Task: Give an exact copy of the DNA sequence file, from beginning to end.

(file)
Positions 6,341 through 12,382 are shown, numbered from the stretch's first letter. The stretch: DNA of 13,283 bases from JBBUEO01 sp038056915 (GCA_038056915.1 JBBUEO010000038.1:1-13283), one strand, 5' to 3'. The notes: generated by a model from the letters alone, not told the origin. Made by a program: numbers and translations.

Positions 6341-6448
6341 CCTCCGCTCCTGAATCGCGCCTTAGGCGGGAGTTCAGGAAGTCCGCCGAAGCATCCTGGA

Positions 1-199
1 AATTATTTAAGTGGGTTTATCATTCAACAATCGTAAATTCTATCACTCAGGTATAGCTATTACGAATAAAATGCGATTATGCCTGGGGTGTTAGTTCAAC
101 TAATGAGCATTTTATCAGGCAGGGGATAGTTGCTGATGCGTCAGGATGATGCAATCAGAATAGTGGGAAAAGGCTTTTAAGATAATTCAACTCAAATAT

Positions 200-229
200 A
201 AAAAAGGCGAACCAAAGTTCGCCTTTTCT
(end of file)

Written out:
Positions 6,341 through 12,382 are shown, numbered from the stretch's first letter. The stretch: DNA of 13,283 bases from JBBUEO01 sp038056915 (GCA_038056915.1 JBBUEO010000038.1:1-13283), one strand, 5' to 3'. The notes: generated by a model from the letters alone, not told the origin. Made by a program: numbers and translations.

Positions 6341-6448
6341 CCTCCGCTCCTGAATCGCGCCTTAGGCGGGAGTTCAGGAAGTCCGCCGAAGCATCCTGGA

Positions 1-199
1 AATTATTTAAGTGGGTTTATCATTCAACAATCGTAAATTCTATCACTCAGGTATAGCTATTACGAATAAAATGCGATTATGCCTGGGGTGTTAGTTCAAC
101 TAATGAGCATTTTATCAGGCAGGGGATAGTTGCTGATGCGTCAGGATGATGCAATCAGAATAGTGGGAAAAGGCTTTTAAGATAATTCAACTCAAATAT

Positions 200-229
200 A
201 AAAAAGGCGAACCAAAGTTCGCCTTTTCT